Frequently asked questions
Flour is better for a thick, opaque sauce that reheats well. Cornstarch is twice as strong as flour as a thickening agent because it’s pure starch. Half as much is needed. It gives a glossy shine and is gluten-free but will become thinner when reheated.
Turkey gravy uses drippings from the roast and giblets if desired. White gravy uses milk, giving a creamier texture. Brown gravy is made from meat drippings like beef.
A roux using flour and butter or turkey fat is the most common way to thicken the gravy. Alternatively, cornstarch, arrowroot powder, tapioca flour, or potato starch are good gluten-free alternatives. Each one has a different thickening power, so they must be converted before adding.
How to make gravy less lumpy
Lumpy gravy is due to the starches in the thickening agent, like flour, clumpy together. This happens when whisking isn’t constant when making the roux and adding the liquid. The starches need to be dispersed by gradually incorporating liquid. If not, they stick together and swell, forming lumps in the gravy. This is also caused by adding hot liquid to the roux, cooking the starches and proteins too quickly, making it hard to break apart. Strain the gravy to remove the lumps.
How to Make Turkey Gravy
- ½ cup reserved fat, from pan drippings or unsalted butter
- ½ cup all-purpose flour
- 4 cups roasting juices, from pan drippings
- 4 cups turkey stock, or chicken stock, as needed
- kosher salt, as needed for seasoning
- black pepper, as needed for seasoning
- Collect the Drippings – After cooking the roast turkey, scrape the browned bits (fond) stuck to the bottom of the pan, using the juices to help dissolve the drippings. A small amount of water and heating the pan over low heat can help loosen the fond.
- Separate the Fat – Pour the juices, fond, and fat drippings into a measuring cup or fat separator. Allow it to sit and separate until the fat rises to the surface, about 10 minutes. Refrigerate or freeze to speed up the process. Reserve the fat and pour the juices into a measuring cup. Add store-bought turkey or chicken stock to reach a total of 4 cups.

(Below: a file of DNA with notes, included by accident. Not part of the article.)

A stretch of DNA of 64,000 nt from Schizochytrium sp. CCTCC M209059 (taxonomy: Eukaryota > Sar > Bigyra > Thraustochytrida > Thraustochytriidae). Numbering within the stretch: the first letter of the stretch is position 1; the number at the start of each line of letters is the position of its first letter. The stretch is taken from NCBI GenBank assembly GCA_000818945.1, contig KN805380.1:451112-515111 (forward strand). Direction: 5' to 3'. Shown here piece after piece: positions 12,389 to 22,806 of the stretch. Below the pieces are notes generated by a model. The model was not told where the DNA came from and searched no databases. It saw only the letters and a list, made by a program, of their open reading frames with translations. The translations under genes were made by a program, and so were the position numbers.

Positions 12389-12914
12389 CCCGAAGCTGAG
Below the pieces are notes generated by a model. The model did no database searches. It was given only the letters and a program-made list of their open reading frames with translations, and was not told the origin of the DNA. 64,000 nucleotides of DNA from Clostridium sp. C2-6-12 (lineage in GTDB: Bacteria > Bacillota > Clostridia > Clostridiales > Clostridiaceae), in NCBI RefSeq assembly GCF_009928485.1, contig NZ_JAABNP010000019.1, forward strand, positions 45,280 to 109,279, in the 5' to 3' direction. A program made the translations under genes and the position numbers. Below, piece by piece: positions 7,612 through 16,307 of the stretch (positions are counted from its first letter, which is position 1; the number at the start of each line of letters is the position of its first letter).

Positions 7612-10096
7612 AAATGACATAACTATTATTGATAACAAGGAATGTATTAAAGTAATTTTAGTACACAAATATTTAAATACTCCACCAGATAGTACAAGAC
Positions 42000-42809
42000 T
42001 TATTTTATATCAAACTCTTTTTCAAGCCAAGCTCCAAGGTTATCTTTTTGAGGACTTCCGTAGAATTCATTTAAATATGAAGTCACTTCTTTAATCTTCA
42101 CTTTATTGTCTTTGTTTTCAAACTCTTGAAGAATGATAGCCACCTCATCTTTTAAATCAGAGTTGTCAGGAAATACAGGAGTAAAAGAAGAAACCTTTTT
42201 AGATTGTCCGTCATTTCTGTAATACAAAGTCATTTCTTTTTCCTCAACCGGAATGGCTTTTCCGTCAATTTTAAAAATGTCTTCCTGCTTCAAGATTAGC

- Make a Roux – In a large saute pan, add ½ cup of reserved fat and ½ cup of flour. If you don’t have enough fat, use butter. Heat the pan over medium heat, whisk, and cook for 1 minute.
- Season the Gravy – Turn the heat to medium-high. Gradually whisk the juices into the pan, cooking for about 3 to 5 minutes or longer for a thicker consistency. For a thinner sauce, add more juice or stock. Season gravy with salt and pepper to taste.
- To Finish – For a smoother consistency, strain the sauce if desired. Serve hot, and rewarm if needed.
- Recipe Yield: 4 cups (960 ml)
- Serving Size: ¼ cup (60 ml)
- No Pan Drippings: Use ½ cup unsalted butter and 4 cups turkey or chicken stock or broth.
- Substituting Cornstarch or Arrowroot Powder: If using cornstarch or arrowroot powder to substitute flour, heat the juices, stock, or broth first until boiling, and then whisk in the starch slurry. The drippings and butter are not needed unless a small amount is added for flavor.
- Cornstarch: Combine ¼ cup cornstarch and ½ cup water to make a slurry. Whisk into the hot liquid until thickened, about 1 minute.
- Arrowroot Powder: Combine ⅓ cup arrowroot powder with 2/3 cup water. Whisk into the hot liquid until thickened, about 1 minute.
- For Extra Flavor: Chopped herbs like thyme, rosemary, and sage can be added at the end of cooking.
- Storing: Cool and store in an airtight container for up to 4 days.
- Freezing: Store in a resealable bag or airtight content for up to 4 months. Defrost and reheat.
Percent Daily Values are based on a 2000-calorie diet. All nutritional information is based on estimated third-party calculations. Each recipe and nutritional value will vary depending on the brands you use, measuring methods, and portion sizes per household.